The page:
15 Best Diners in New England
New England is where the American diner began, and today, many cozy spots are still serving up great comfort food at affordable prices. Food and travel writer Mike Urban names the 15 Best Diners in New England.
New England is the birthplace of the American diner. It’s also where diners and diner cuisine have developed most fully over the years. From the lunch wagons of 1870s Providence, Rhode Island, to the gleaming steel-and-glass palaces of today, New England diners have long served as community gathering places, offering comfort food at affordable prices in a warm, homelike atmosphere. Food and travel writer Mike Urban, author of The New England Diner Cookbook (Countryman Press, 2014) has visited dozens of these iconic eateries throughout the six-state region. Here are his picks for the top fifteen New England diners.
After rising from the ashes of a devastating fire in 2006, this diner has galvanized its reputation as the best in New England. Owner Brian O’Rourke’s Irish heritage shines through in such menu items as the Dubliner Omelet, corned beef hash, and Irish Soda Bread. (The diner does all its own baking.) Another not-to-miss dish is the Steamed Cheeseburger, a central Connecticut specialty. Brian is constantly innovating in his kitchen, and every day features some hitherto unheard of (and unforgettable) dish springing from his creative mind and showcasing the freshest of carefully selected local ingredients. Middletown, CT. 860-346-6101; orourkesmiddletown.com
This place epitomizes the way a good diner (or any restaurant, for that matter) should be run. Housed in a compact, stainless steel, 1950s Fodero diner car, the Agawam efficiently serves up a very basic and very excellent menu of diner classics, such as meat loaf, pot roast, upside-down chicken pie, omelets, pancakes–and its most famous item: pies. Co-owner Bubba Galanis bakes more than forty of them each day, and many end up in the display cases on either side of the kitchen door. Come here for the soul-satisfying comfort food, but be sure to stay for the pie! Rowley, MA. 978-948-7780
Perched on metal stilts on a hillside some twenty feet above a parking lot, the A1’s precarious position in the world belies its reputation as the most gourmet diner in New England. Co-owner Michael Giberson is constantly innovating in the kitchen of his 1940s Worcester diner car, coming up with such dishes as Syrian Cod Cakes in a Spiced Tomato Sauce; Lamb with Eggplant Curry; and Spinach with Dates, Red Onions, and Sumac-smoked Pita. You may also enjoy regular diner food, such as a plate of beans and franks or the A1’s famous fresh-ground beef burger with hand-cut french fries. Gardiner, ME. 207-582-4804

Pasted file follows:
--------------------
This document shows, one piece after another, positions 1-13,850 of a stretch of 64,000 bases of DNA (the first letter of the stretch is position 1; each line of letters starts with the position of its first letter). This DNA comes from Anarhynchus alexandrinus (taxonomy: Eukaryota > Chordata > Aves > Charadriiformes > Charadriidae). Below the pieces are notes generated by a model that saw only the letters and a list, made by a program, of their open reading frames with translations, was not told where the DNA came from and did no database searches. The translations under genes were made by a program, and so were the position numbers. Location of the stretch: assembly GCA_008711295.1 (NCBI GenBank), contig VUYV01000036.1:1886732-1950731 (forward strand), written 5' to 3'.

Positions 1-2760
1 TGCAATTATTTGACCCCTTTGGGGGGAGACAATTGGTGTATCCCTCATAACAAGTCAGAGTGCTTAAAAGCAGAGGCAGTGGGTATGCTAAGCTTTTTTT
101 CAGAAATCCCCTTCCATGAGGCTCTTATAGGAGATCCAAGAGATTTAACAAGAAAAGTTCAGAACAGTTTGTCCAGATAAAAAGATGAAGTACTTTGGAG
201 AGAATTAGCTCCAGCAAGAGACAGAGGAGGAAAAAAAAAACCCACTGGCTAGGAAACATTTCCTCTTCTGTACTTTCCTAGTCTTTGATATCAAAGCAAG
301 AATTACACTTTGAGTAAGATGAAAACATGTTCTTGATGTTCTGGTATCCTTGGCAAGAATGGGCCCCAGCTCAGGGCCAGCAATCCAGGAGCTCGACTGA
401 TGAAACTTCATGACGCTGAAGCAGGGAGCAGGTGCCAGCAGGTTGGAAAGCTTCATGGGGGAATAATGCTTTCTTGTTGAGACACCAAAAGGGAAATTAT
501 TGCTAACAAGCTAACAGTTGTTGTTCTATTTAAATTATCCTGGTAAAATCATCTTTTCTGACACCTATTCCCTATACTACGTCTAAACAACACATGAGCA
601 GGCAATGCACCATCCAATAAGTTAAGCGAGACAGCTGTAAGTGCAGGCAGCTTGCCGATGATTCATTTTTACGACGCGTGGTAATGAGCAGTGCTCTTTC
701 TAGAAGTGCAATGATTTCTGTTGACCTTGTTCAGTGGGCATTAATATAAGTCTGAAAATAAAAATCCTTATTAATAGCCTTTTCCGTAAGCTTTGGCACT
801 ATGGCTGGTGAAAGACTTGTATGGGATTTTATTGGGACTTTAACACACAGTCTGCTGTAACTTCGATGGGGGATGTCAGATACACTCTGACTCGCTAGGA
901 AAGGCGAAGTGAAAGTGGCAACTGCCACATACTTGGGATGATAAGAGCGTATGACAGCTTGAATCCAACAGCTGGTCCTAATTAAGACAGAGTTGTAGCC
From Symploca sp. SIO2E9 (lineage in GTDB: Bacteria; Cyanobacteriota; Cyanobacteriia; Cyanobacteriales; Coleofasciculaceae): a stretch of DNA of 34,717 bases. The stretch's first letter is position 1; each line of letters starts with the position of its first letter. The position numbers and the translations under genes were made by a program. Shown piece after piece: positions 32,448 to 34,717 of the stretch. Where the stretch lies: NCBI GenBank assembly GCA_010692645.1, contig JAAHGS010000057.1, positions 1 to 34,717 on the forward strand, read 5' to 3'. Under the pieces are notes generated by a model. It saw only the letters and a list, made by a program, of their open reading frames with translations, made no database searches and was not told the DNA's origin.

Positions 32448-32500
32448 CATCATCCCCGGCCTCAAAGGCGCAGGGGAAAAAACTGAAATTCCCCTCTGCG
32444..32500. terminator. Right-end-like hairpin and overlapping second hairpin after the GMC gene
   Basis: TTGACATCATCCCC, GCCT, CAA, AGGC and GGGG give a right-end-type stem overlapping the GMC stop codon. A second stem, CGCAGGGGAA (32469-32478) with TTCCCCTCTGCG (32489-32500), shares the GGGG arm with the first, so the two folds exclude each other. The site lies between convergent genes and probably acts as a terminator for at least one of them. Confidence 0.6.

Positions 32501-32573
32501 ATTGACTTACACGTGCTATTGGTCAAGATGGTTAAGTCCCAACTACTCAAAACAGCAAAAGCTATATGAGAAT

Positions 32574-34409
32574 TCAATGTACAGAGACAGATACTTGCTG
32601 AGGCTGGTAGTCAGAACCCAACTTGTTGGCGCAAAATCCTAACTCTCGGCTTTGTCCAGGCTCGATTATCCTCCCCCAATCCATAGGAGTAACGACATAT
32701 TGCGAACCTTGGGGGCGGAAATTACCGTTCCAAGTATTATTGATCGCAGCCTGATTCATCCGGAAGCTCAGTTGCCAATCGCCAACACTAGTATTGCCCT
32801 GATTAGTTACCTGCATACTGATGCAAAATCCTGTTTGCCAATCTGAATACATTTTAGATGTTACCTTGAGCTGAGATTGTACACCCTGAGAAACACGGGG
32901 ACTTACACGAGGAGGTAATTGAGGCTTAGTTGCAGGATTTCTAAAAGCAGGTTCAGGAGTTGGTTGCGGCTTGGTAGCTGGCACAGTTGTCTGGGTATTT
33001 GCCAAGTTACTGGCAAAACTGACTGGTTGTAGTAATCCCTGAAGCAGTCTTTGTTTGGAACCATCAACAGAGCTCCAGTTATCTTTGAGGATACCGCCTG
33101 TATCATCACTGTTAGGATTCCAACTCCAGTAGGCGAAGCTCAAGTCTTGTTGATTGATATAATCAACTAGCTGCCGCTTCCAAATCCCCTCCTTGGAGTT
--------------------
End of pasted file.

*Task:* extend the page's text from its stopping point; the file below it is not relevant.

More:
Back in the late 1970s, the Modern was the first diner to make it onto the National Register of Historic Places. This 1940s Sterling Streamliner diner, owned by chef Nick Demou, is best known these days for its amazing weekend brunches. With such dishes as Linguica Hash Benedict; Lobster Cheese Grits; and a Sun-Dried Tomato, Caramelized Onion, and Feta Cheese Omelet, the Modern attracts devotees from Providence to Boston and all points between. The straight-up diner food is also excellent, especially the home-cooked meat loaf and the liver and onions. Pawtucket, RI. 401-726-8390
The Maine Diner
More than 6 million customers have enjoyed the fine cooking at this famous southern Maine eatery since it first opened its doors the early 1980s. Brothers Myles and Dick Henry started with their grandmother’s recipes for dishes such as Lobster Pie, Red Flannel Hash, and New England Boiled Dinner, and they expanded the menu from there. Myles’s Seafood Chowder is nationally renowned, and the fried clams, cod cakes, and baked stuffed haddock further elevate the diner’s reputation for great, fresh seafood. Out back is a three-acre garden that provides the Maine with plenty of fresh produce throughout much of the year. Wells, ME. 207-646-4441; mainediner.com
Sonny’s Blue Benn Diner
“Vegetarian” is the watchword at this southern Vermont eatery, which has been serving numerous meat-free dishes since the late 1970s, well ahead of the mainstream vegetarian movement. Sonny and Marylou Monroe have been owners of this Silk City diner since 1974, pioneering such dishes as Sonny’s Scrambled Tofu, Veggie Enchiladas, and Raspberry Crunch French Toast. Each day, there are more specials than items on the menu—indicative of a busy and innovative kitchen. Bennington, VT. 802-442-5140